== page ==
A 1972 Memory of Walter Williams
Who are those guys?
In December 1972, I was in southern Ontario for Christmas after a fairly successful first quarter in the Ph.D. program at UCLA. I had Christmas with my friend and fellow Canadian UCLAer, Harry Watson, at his mom’s (“mum’s” to Canadians) place in Brantford.
We knew that the 1972 American Economic Association meetings were being held in Toronto just after Christmas. (Economists of all ideological stripes seem to adhere to the stereotype that we’re cheap. Hotel prices are generally low between Christmas and the first few days of the new year.) So Harry and I went into Toronto to hang out, pay the student rate, and see what those meetings were like.
We ran into Clay La Force, the chairman of UCLA’s econ department, in a hotel lobby and he invited us up to the UCLA suite. We took him up on it. We were sitting on a couch with our backs to the front door of the suite, talking to someone across a coffee table. I don’t remember who.
After a few minutes we heard a conversation between two people who had entered. It was very animated. They were talking about various colleges having made a pitch to hire them. One college had made it clear that he and his colleagues didn’t like the views of one of the guys but they did like his skin color. The other told a similar story. Then the first one told another similar story about a different college. As it ramped up, the laughter among the two got louder and louder. Who are those guys, I wondered. So I turned slightly and as unobtrusively as I could to see who was talking and saw two tall handsome black guys. We knew the more handsome of the two although we hadn’t spoken to him during our first quarter at UCLA: Professor Thomas Sowell. We didn’t know the other one and asked someone, who told us it was a recent UCLA Ph.D. named Walter Williams.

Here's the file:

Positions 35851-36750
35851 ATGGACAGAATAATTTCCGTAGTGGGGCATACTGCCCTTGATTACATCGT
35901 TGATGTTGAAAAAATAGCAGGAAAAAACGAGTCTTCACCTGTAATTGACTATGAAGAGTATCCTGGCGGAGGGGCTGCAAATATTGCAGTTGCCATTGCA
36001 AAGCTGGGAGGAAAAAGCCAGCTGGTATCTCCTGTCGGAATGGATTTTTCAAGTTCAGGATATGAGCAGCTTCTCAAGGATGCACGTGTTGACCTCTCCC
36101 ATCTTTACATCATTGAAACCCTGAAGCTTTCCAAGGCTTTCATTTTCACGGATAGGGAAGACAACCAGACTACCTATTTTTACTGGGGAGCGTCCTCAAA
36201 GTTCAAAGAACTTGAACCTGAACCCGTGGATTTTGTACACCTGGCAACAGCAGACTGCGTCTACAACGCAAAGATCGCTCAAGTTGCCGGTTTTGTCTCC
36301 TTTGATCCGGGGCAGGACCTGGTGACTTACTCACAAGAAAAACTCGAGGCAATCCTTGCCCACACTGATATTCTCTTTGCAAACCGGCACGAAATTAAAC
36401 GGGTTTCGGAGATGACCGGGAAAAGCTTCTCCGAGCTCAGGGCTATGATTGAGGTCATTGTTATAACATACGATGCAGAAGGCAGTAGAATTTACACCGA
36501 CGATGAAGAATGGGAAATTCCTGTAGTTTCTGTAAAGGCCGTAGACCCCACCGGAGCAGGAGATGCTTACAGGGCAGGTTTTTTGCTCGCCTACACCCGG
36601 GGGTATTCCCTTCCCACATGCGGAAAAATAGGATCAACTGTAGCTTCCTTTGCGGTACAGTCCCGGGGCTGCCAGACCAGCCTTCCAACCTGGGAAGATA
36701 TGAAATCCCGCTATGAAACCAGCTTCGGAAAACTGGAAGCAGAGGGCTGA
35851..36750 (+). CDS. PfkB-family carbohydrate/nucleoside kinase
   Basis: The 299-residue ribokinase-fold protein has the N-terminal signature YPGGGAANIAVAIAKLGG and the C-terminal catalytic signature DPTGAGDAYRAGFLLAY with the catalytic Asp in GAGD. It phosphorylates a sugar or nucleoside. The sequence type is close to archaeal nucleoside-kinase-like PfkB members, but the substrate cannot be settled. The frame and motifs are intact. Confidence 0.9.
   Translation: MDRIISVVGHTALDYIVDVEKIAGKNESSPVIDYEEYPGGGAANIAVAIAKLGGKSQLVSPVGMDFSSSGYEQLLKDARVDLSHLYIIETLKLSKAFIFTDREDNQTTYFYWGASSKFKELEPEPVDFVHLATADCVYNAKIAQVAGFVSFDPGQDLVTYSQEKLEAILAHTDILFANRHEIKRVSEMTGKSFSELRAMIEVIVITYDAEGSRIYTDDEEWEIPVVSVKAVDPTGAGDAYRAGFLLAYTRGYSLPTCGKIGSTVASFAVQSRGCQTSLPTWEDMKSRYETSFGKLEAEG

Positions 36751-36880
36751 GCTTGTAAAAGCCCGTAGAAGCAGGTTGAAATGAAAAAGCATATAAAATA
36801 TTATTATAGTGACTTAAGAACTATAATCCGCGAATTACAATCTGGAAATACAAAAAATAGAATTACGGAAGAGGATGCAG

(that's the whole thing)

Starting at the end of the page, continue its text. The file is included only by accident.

What I remember is their delight in telling the stories about racist white department chairs making clear that they wanted to hire on the basis of race, not ability. It was such a fun conversation to eavesdrop on. They were talking as if there was no one else around and I wanted to keep it that way–so did Harry–so we just sat there with our backs to them listening in.
Dec 6 2020 at 10:49am
Thanks for the great memory. It’s interesting to note that some things haven’t changed in nearly 50 years!
Janet Suzanne Lord
Dec 6 2020 at 10:02pm
I absolutely loved Dr. Walter E. (E stands for excellence bar none) Williams! I learned a lot from him filling in for Mr Rush!! God bless his family during this loss.
In His Truth,
Dec 7 2020 at 3:04pm
One of Professor Williams’ exceptional qualities was to make ideas clear to all. A most vivid example was on a Free to Choose episode where he was a discussant. An official from US Steelworkers union was also present. The union exec was trying to make the case that our (the U.S.’s) standard of living was a direct result of unionization. Williams said it was capital investment that made workers more productive, thereby raising returns to labor. The union exec wasn’t having any of it. Finally, Williams said, and I am paraphrasing, “what you are saying is that all Bangladesh has to do to be as well off as us is raise the minimum wage and unionize the workforce. “ the union exec had no response.
Dec 8 2020 at 5:57pm
What is this “Mum” business? I’ve lived in Canada all my life I’ve never heard anyone say “mum”. That must be some weird Ontario thing.
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